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Laparoscopic Extirpation of a Schwannoma in the Lateral Pelvic Space

View Article: PubMed Central - PubMed

ABSTRACT

Schwannomas in the lateral pelvic space are very rare. Here, we report the case of a 48-year-old woman who had a tumor detected in her abdomen by abdominal ultrasonography. Abdominal computed tomography and magnetic resonance imaging revealed a well-defined solid tumor of 65 mm in diameter in the right lateral pelvic space. We performed laparoscopic surgery under a diagnosis of a gastrointestinal tumor or neurogenic tumor. The tumor was safely dissected and freed from the surrounding tissues using sharp and blunt maneuvers. The tumor originated from the right sciatic nerve. Complete laparoscopic extirpation was performed with preservation of the right sciatic nerve. Pathological examination suggested schwannoma. The patient recovered well but had remaining sciatic nerve palsy in her right foot. Laparoscopic extirpation for a schwannoma in the lateral pelvic space was safe and feasible due to the magnified surgical field afforded by laparoscopy.

No MeSH data available.


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This was the surgical view with the preserved right sciatic nerve (arrow) after extirpation of the tumor.
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fig3: This was the surgical view with the preserved right sciatic nerve (arrow) after extirpation of the tumor.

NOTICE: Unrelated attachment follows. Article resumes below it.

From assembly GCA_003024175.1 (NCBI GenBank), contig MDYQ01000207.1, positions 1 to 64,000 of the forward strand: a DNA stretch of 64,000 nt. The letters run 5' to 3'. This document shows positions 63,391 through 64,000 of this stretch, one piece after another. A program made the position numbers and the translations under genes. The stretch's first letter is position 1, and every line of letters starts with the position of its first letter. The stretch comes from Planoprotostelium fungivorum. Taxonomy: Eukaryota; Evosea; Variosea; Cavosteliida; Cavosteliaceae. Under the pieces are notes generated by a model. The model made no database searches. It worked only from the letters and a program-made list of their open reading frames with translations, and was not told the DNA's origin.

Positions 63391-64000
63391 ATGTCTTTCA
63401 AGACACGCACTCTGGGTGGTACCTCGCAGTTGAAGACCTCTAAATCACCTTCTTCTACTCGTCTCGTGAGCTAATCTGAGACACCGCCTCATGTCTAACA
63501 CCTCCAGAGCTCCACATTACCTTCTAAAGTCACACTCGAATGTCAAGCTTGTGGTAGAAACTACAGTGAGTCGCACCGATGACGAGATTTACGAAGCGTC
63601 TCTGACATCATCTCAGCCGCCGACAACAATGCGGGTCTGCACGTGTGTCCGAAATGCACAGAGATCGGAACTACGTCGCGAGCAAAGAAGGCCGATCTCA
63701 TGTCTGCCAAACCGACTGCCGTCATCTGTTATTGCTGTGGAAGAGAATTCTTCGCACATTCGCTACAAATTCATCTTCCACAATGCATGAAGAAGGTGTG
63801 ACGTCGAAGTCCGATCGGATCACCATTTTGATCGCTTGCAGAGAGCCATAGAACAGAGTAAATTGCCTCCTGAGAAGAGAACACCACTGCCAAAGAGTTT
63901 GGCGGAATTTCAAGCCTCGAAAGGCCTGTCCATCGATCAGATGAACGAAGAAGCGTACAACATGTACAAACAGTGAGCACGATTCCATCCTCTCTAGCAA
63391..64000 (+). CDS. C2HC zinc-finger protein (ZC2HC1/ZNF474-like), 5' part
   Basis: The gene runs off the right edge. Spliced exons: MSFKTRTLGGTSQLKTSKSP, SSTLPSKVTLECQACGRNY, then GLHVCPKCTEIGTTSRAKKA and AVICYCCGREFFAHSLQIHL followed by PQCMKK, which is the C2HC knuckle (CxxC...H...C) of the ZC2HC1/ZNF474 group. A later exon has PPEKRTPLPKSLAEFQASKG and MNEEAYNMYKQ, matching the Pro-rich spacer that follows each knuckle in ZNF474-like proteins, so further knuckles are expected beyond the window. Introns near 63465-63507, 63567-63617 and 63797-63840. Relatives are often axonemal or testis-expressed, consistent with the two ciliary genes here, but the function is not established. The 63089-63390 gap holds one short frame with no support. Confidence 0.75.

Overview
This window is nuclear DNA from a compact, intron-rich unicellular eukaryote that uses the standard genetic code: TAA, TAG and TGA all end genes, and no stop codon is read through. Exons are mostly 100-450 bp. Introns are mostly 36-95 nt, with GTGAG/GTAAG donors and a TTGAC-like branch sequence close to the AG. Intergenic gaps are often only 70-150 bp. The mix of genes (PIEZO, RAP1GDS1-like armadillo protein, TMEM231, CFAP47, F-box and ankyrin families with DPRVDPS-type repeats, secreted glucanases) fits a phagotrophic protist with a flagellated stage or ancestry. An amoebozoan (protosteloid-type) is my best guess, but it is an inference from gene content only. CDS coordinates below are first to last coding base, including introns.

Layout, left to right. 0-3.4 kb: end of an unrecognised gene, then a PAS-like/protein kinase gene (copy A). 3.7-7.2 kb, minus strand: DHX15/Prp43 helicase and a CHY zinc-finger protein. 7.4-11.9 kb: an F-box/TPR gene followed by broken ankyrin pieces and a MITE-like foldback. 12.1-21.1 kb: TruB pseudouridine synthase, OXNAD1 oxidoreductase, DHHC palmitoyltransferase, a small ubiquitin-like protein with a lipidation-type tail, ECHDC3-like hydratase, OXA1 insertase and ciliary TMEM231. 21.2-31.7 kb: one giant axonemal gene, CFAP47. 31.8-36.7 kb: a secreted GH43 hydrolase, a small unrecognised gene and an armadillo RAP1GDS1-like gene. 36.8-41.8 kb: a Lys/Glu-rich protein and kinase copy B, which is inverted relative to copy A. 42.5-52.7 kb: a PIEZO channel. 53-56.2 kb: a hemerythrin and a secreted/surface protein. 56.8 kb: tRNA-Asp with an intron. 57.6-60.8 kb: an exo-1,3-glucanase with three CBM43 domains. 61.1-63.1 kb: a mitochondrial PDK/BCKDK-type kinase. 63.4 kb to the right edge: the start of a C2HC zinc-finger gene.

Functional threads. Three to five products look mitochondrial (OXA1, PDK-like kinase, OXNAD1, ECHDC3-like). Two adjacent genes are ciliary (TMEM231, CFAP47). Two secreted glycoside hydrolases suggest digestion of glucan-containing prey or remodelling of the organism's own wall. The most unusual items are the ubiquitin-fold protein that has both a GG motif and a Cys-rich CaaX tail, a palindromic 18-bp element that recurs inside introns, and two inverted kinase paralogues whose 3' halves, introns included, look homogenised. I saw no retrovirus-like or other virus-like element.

Mentions: We placed the patient in the lithotomy position under general anesthesia and inserted a ureter stent into the right ureter to prevent intraoperative injury. Next, we placed a 12 mm trocar with camera at the umbilicus using the open method. We then placed four 5 mm trocars at the bilateral upper and lower quadrants. The camera showed that the mass lesion (approximately 70 mm in diameter) covered the retroperitoneum in the right lateral pelvic space. We divided the right ureter and exposed the external iliac artery and vein. The tumor was located close to the right internal iliac artery and vein. We carefully isolated the tumor from the surrounding tissue using a THUNDERBEAT handheld system (Olympus Corporation, Japan). We dissected the obturator artery and vein to secure the surgical field. We resected the branches of the internal iliac vein as they were firmly adhered to the tumor. We carefully dissected the tumor from the surrounding tissues using both sharp and blunt maneuvers. The tumor was located at the dorsal side of the right sciatic nerve and was firmly adhered to the nerve (Figure 2). We suspected the mass to be a neurogenic tumor arising from the right sciatic nerve. The tumor was carefully isolated from the right sciatic nerve and freed from the surrounding tissues. We enlarged the umbilical incision to 4 cm and inserted a Smart Retractor (TOP Corporation, Japan). We removed the tumor through the enlarged incision covered by the Smart Retractor. No spillage occurred. After complete extirpation of the tumor, we preserved the right sciatic nerve in the right lateral pelvic space (Figure 3). Finally, we inserted a drain into the pouch of Douglas. The total operative time was 330 min, and total blood loss was 126 mL.